Google rolls out fact check tool for global search results
Fri 7 Apr 2017
Google has announced the global launch of its fact-checking tool which flags fake news in search results, in an attempt to tackle the rise of misinformation online.
According to an official blog post, the search engine giant will use sources such as PolitiFact and Snopes when a user enters a search relating to a claim. The listing will display the claim itself, along with who said it and whether it is true or not.
Google first tested the fact-checking feature in October 2016, with a particular focus on Google News results in the U.S. and the UK. This latest announcement now marks a wider rollout of the tool.
Information will not be provided on every search, Google noted, and there may be instances where different publishers checked the same claim and reached different conclusions.
The company added that it was not checking the facts itself but presenting users with the details so that they can make more informed judgements.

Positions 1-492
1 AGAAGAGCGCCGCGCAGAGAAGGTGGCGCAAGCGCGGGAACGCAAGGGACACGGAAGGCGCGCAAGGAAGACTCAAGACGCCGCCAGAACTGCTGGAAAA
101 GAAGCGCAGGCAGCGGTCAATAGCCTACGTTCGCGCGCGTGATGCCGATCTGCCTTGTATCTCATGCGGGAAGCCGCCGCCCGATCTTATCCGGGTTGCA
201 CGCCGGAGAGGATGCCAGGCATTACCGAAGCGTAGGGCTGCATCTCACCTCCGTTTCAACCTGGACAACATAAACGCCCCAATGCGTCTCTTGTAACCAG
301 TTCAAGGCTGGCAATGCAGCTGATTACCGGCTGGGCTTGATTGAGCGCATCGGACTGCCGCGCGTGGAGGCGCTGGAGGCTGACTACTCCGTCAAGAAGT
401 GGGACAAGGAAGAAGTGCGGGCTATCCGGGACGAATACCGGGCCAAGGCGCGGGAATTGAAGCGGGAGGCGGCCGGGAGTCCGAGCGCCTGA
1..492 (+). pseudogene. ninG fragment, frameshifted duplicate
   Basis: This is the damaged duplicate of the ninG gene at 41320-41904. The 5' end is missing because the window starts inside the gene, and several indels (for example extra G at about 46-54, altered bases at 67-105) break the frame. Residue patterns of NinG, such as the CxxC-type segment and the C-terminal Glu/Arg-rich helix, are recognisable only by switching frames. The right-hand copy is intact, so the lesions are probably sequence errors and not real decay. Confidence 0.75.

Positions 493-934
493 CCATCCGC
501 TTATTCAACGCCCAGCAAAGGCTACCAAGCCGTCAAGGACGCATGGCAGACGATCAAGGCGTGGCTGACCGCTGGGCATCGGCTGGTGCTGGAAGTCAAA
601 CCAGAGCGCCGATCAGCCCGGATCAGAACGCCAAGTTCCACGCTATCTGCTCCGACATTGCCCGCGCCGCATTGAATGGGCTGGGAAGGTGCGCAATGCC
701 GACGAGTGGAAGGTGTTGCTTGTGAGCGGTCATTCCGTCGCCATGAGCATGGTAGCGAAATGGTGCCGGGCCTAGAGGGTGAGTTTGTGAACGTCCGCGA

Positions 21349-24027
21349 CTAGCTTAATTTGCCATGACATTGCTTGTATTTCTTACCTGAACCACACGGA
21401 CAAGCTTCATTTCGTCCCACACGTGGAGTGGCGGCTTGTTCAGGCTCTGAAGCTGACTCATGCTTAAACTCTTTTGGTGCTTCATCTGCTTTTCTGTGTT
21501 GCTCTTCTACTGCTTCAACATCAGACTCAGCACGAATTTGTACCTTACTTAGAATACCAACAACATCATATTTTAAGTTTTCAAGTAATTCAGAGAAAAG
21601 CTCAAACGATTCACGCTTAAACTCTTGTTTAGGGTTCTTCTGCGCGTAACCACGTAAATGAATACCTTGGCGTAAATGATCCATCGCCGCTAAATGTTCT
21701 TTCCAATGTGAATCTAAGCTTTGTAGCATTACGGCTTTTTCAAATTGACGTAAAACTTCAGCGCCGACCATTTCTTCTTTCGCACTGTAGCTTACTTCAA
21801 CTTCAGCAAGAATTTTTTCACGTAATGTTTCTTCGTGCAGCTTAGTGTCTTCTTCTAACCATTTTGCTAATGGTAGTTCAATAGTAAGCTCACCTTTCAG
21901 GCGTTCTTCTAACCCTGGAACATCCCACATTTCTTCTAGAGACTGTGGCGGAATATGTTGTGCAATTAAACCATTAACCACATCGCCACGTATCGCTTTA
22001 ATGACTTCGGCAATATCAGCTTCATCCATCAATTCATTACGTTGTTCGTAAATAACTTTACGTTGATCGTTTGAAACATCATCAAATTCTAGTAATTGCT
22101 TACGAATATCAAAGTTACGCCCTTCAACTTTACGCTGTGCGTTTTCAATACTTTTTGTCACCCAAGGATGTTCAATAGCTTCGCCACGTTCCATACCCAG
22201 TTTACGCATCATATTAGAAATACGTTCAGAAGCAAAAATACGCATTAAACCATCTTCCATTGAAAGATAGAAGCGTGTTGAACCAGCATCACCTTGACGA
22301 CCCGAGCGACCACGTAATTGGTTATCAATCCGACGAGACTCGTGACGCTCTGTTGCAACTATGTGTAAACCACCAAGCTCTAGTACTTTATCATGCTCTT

‘Even though differing conclusions may be presented, we think it’s still helpful for people to understand the degree of consensus around a particular claim and have clear information on which sources agree,’ said Google.
Publishers looking to be included in the new feature must be ‘algorithmically determined to be an authoritative source of information.’ Content must also adhere to the Google News Publisher criteria for fact checks, as well as the Google News General Guidelines.
Google’s move to fight back against the growing problem of fake news comes amid the debate around internet giants’ not doing enough to prevent the issue.
Facebook now has its own fact-checking feature which tells users who are about to share a post whether the claims included in the content are ‘disputed’. The social media giant has also released an education feature which aims to help users identify questionable posts.